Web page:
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-   -   Interesting information - Max Trans Temp (http://www.risingsun4x4club.org/forum2/showthread.php?t=19677)

ttubb 05-30-2013 06:01 PM

Interesting information - Max Trans Temp
 
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Since I got my new Tacoma, I have been towing an Airstream from Arkansas to Arizona last week. I have a Scan Gauge installed so I can monitor engine and transmission temps. On one hot, hill climb I saw a trans temp of 235 degrees. I was wondering what the temp was that turns on the A/T Temp Hi light on the panel so I asked Toyota.

Here is the answer:

Dear Terry Tubb,

Thank you for your follow-up email.

We apologize that the Owner's Manual does not include the temperature in which the automatic transmission oil light will illuminate in your 2013 Tacoma.

If you are towing with your vehicle, the automatic transmission oil temperature light may illuminate at 302 degrees. If the light comes on, it indicates that the auto transmission fluid temperature is too high. If the light flashes, it indicates a malfunction in the auto transmission system.

For further evaluation, information and assistance, we recommend you contact your local Toyota dealership.

Regards,

Kym Strong

Now we know - BTW I do have the Tow Package that includes a transmission cooler.

Jacket 05-30-2013 06:34 PM

I got my old Tacoma to light up the A/T Temp light when I was climbing up Hayden Pass. I was in 4Hi and climbing up steep, loose shale on the west side. Lots of slipping... I parked for 10 minutes, then put it in 4LO and was fine the rest of the way.

I always wondered how hot that was....now I know.

ttubb 05-30-2013 06:42 PM

Quote:

Originally Posted by Jacket (Post 233693)
I got my old Tacoma to light up the A/T Temp light when I was climbing up Hayden Pass. I was in 4Hi and climbing up steep, loose shale on the west side. Lots of slipping... I parked for 10 minutes, then put it in 4LO and was fine the rest of the way.

I always wondered how hot that was....now I know.

When watching the scan gauge, it is very obvious that dropping to a lower gear and higher RPMs help cool the transmission. Guess your experience proves it!

farnhamstj 05-31-2013 07:48 AM

Terry that is a beautiful set up. I'm jealous.

SteveH 05-31-2013 10:38 AM

IMO, 302F is way beyond the safe point for ATF. Even Ford Super Duties (4R100) are not supposed to go past ~220, but frequently run 190-210. To me, that's hot.

My FZJ-80 never saw any temps above 180, even when towing in Omaha at 106F ambient temps. It normally ran at 140F.

The temp at which the 'AT Hot' light comes on in Toyotas (including FJ62s) is super high and to me, far beyond reasonable (if it's the sump fluid temp). If my ATF got anywhere near that temp, I'd immediately do a fluid change and add a big cooler. YMMV.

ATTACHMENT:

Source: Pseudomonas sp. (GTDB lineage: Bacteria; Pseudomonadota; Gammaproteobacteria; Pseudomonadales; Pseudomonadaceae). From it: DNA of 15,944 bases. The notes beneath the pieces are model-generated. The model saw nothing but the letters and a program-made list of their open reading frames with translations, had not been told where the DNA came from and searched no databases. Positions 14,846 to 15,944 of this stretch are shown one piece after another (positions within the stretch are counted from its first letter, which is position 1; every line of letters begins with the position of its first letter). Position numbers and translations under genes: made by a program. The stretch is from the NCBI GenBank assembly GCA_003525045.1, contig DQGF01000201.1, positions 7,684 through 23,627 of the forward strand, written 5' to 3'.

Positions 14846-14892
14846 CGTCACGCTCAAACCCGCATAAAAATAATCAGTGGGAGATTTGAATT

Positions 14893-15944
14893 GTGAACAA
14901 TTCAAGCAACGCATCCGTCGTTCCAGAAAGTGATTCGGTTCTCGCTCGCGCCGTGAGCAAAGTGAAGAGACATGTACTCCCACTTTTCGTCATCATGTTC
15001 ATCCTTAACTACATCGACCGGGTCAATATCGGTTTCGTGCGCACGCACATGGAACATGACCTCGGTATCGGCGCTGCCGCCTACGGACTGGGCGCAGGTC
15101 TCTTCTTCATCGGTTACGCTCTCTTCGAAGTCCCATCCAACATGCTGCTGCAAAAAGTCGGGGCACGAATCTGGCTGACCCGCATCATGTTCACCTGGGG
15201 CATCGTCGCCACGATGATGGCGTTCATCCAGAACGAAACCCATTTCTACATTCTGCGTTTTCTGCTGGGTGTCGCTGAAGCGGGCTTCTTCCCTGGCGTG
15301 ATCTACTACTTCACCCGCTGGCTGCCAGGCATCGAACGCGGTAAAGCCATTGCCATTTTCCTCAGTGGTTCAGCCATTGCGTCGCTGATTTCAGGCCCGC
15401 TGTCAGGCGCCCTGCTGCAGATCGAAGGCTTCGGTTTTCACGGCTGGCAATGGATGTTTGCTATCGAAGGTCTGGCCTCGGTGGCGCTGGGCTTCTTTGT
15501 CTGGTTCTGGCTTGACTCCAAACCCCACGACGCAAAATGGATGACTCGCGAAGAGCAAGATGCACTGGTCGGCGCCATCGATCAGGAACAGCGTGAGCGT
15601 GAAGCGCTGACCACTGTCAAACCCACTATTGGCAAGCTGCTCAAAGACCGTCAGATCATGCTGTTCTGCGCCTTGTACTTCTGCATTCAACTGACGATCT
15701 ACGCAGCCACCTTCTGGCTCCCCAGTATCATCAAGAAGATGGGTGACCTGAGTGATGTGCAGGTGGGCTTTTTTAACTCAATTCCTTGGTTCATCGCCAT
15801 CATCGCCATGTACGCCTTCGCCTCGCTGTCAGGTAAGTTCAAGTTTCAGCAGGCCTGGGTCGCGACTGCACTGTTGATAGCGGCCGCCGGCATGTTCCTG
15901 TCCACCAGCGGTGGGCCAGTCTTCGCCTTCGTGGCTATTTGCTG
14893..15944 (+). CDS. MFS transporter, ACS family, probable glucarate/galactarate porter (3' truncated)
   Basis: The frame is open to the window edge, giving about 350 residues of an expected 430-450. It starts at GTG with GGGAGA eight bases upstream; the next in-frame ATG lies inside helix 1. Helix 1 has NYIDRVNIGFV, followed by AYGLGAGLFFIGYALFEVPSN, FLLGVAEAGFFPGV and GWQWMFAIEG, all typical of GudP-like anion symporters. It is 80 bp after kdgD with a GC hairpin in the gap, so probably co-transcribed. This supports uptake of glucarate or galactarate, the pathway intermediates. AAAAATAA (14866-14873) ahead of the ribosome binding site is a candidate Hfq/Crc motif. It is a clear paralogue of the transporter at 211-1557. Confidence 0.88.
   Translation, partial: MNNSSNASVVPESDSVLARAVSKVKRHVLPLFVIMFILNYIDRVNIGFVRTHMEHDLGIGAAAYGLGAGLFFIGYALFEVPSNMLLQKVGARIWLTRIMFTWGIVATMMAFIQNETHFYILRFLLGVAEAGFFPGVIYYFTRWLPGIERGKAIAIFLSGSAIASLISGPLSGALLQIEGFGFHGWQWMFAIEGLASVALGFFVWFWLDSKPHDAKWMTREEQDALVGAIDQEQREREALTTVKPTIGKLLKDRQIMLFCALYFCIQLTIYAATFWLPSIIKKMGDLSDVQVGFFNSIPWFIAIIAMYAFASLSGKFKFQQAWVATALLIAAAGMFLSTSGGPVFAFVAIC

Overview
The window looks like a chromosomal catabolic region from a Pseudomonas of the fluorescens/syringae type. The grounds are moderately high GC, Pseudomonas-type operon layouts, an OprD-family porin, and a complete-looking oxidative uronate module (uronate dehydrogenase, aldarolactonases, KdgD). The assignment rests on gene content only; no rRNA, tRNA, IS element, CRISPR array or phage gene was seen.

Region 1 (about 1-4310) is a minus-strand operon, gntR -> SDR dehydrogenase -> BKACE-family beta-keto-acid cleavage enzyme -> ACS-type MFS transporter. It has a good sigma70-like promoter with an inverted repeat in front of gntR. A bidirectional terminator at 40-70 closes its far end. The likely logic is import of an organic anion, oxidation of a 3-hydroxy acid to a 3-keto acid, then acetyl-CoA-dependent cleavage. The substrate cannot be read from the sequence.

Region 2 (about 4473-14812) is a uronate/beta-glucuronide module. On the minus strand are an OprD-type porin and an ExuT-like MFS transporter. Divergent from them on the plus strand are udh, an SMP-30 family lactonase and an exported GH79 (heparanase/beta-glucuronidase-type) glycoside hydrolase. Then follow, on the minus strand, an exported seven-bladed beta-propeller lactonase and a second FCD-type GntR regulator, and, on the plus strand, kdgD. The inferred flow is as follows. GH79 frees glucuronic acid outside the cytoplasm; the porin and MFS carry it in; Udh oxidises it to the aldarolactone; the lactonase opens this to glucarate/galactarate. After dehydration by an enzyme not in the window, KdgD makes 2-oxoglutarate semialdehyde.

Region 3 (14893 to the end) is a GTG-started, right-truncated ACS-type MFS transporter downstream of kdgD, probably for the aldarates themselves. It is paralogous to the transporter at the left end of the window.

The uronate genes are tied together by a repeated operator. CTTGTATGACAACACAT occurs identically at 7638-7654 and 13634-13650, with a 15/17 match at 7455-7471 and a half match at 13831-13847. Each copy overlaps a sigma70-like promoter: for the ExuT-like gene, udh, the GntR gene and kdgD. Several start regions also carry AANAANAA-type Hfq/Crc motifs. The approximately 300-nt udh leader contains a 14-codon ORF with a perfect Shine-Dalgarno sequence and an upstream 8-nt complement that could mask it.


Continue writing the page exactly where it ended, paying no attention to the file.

Uncle Ben 05-31-2013 11:33 AM

Quote:

Originally Posted by SteveH (Post 233731)
IMO, 302F is way beyond the safe point for ATF. Even Ford Super Duties (4R100) are not supposed to go past ~220, but frequently run 190-210. To me, that's hot.

My FZJ-80 never saw any temps above 180, even when towing in Omaha at 106F ambient temps. It normally ran at 140F.

The temp at which the 'AT Hot' light comes on in Toyotas (including FJ62s) is super high and to me, far beyond reasonable (if it's the sump fluid temp). If my ATF got anywhere near that temp, I'd immediately do a fluid change and add a big cooler. YMMV.

302 is critical temp! ATF looses it's lubricating properties at 290+ and at 300+ the expansion of steel and aluminum parts is extremely dissimilar. In other words, if your light comes on you need to pull over and let it idle for a bit and cool it back down! Autos in modern cars have a tougher time than the older ones due to higher operating temps of the modern engine. Older vehicles rarely had external tranny coolers and now almost everything has them.

DaveInDenver 05-31-2013 12:19 PM

Some auto tranny fluids will start to flash in the low-to-mid 300F range, typically most by 350F. Synthetics usually are safe above 400F. ATF datasheets spec viscosity at 100C. I guess the warning light really is a warning light, so if it comes on you are taking a ride in the danger zone and like Steve says, flush and fill would be wise because you might be cooking the lube.

SteveH 05-31-2013 04:40 PM

http://www.txchange.com/heatchrt.htm

A heat vs. trans. life chart, FWIW.

DaveInDenver 05-31-2013 06:42 PM

That chart is probably overly dramatic (and they conveniently sell tranny coolers), but the fundamentals seems true that you don't want the ATF going beyond about 225F.

The thermal expansion coefficient of materials is constant, most aluminums being about 12 to 13 ppm (e.g. microinch) per F and irons are typically about 6 to 7. My main worry would be ruining the fluid more than the marginally worse metal expansion. Joining dissimilar metals is a bad idea but unfortunately common on our junk.


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